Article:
Mine action is an ‘investment in humanity,’ says UN chief, calling for a world free of explosive remnants of war
4 April 2016 – United Nations Secretary-General Ban Ki moon today called for a world free of the threat of mines and explosive remnants of war, stressing that those hazards prevent aid from reaching those in need, and endanger the lives of the displaced persons returning home and children going to school.
“Mine action is critical for an effective humanitarian response in conflict and post-conflict situations,” the UN chief said in his message on the International Day for Mine Awareness and Assistance in Mine Action. Mine action is “an investment in humanity,” as it provides the safe space to undertake development and reconstruction activities, and lay the foundations of sustainable peace, he added.
Yet in far too many places around the world, new or re-emerging conflicts are creating yet another legacy of explosive hazards, such as landmines, cluster munitions and improvised explosive devices, he said, expressing concern particularly about the use of explosive weapons in populated areas.
The UN is working to alleviate the suffering of affected communities in high-risk environments.
In South Sudan, 14 million square meters of contaminated land have been cleared; 3,000 kilometres of road made safe; and 30,000 mines and explosive remnants of war destroyed. And more than half a million people have received risk education over the last 12 months.
“This has enabled the delivery of food and water and the safe movement of those fleeing fighting,” he said.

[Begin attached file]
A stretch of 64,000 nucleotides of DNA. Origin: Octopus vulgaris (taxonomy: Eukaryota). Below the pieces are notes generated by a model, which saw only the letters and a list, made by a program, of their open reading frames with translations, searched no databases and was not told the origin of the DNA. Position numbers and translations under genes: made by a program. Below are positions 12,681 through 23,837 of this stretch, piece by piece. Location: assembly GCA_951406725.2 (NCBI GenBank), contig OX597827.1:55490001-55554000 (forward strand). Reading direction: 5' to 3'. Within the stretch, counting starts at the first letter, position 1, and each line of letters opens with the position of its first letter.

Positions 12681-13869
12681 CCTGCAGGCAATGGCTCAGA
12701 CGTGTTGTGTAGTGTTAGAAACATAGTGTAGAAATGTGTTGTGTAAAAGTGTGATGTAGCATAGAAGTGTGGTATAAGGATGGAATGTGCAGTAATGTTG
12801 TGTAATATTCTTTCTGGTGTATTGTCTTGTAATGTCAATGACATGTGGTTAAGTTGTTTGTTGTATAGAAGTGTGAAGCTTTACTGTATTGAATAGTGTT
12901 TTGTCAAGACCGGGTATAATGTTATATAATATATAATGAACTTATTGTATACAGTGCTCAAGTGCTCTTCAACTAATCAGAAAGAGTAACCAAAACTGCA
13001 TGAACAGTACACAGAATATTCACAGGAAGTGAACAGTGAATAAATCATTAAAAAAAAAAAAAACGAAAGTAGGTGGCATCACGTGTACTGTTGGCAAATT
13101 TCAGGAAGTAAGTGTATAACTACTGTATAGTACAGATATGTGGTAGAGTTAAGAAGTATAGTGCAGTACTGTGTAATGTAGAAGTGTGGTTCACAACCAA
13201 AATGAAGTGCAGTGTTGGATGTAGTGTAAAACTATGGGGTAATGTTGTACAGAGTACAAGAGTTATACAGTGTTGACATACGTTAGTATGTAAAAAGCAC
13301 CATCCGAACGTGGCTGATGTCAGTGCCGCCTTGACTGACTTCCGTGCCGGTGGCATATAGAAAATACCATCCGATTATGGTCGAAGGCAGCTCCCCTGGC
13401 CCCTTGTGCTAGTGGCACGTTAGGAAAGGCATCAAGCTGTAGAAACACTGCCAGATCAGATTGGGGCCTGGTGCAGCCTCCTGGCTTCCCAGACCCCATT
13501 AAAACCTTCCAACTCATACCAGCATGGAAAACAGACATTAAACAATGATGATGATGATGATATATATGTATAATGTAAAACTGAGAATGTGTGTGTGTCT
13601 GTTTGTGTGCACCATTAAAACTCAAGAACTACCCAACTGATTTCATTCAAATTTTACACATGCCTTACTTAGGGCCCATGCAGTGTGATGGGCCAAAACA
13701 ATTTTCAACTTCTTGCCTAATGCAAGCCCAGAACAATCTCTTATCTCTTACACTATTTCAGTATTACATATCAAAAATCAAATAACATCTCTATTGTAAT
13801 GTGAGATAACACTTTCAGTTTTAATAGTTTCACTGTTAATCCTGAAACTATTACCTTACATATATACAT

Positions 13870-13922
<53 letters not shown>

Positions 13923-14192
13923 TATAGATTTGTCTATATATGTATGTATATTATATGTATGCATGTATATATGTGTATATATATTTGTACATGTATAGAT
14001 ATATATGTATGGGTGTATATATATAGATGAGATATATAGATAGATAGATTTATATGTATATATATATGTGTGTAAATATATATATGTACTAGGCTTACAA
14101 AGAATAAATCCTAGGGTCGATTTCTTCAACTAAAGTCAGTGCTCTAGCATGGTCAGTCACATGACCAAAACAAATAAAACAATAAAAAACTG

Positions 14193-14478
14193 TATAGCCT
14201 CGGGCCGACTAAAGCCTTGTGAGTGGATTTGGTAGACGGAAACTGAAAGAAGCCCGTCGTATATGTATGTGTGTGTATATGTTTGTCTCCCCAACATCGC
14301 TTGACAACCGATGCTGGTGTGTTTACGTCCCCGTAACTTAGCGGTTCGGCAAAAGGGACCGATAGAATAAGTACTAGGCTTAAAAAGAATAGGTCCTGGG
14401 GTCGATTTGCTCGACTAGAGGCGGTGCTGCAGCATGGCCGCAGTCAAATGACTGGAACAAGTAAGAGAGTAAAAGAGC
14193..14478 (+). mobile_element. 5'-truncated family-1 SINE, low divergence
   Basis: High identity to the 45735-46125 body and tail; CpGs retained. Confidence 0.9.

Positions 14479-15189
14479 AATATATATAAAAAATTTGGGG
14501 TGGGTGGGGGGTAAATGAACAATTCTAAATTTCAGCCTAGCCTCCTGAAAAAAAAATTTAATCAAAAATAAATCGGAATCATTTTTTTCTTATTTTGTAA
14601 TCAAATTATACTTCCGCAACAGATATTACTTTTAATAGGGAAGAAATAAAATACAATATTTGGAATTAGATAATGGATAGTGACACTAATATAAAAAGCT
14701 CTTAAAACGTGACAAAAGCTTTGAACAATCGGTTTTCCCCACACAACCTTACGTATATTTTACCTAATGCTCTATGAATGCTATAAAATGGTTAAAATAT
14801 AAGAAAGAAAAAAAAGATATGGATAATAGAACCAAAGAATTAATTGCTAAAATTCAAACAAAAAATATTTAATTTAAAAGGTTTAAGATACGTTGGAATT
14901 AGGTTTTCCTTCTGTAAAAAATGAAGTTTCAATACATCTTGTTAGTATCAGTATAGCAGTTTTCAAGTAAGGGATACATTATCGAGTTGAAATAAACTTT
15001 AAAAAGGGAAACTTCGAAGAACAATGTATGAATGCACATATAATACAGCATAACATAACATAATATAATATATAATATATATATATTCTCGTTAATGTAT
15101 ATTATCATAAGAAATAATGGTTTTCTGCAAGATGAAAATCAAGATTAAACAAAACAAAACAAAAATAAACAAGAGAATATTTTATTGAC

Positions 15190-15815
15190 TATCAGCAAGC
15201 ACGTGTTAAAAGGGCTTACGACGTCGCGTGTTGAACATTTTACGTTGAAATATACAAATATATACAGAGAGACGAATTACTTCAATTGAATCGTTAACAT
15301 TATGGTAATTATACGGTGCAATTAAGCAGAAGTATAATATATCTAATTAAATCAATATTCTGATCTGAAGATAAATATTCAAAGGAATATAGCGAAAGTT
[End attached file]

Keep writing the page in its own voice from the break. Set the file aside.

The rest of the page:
Even in Syria, mine action actors are achieving some important life-saving results. Since August 2015, 14 tonnes of unexploded ordnance have been destroyed, and last year, more than 2 million Syrians received risk education in schools and communities, and more than 5,400 people received physical rehabilitation services.
But millions of Syrian people continue to face this deadly threat every day. There is an urgent need for increased support as well as full, sustained and unhindered access for all mine action activities.
Mr. Ban said that his report, in advance of the first-ever World Humanitarian Summit to be held next month in Istanbul, highlighted the unacceptable impact of mines and explosive remnants of war on civilians. It also stressed the need for States to become parties to, and implement and comply with, relevant international humanitarian instruments.
In December 2015, the General Assembly unanimously adopted a resolution underlining the need for mine action to remain at the top of the international agenda, especially in humanitarian crises, he noted.
Daniel Craig, who was appointed last year by Mr. Ban as UN Global Advocate for the Elimination of Mines and Explosive Hazards, said that the UN Mine Action Service (UNMAS) plays a critical role in improving the immediate chances of survival of civilians and aid workers caught up in armed violence.
“UNMAS provides a long-term solution to the biggest problem facing the victims of war. How to return to a normal life,” he said in his message on the Day.
Best known for his role as 007 in the James Bond films, Mr. Craig said he is in awe of the men and women at UNMAS as well as their energy and courage.
“I am asking you to join me to promote their work and fund their programmes, so that you, too, can make a difference in eliminating the dangers of mines and explosive hazards,” he said.
On 8 December 2005, the General Assembly declared that 4 April of each year should be observed as the International Day for Mine Awareness and Assistance in Mine Action. This year’s theme is ‘Mine Action is Humanitarian Action.’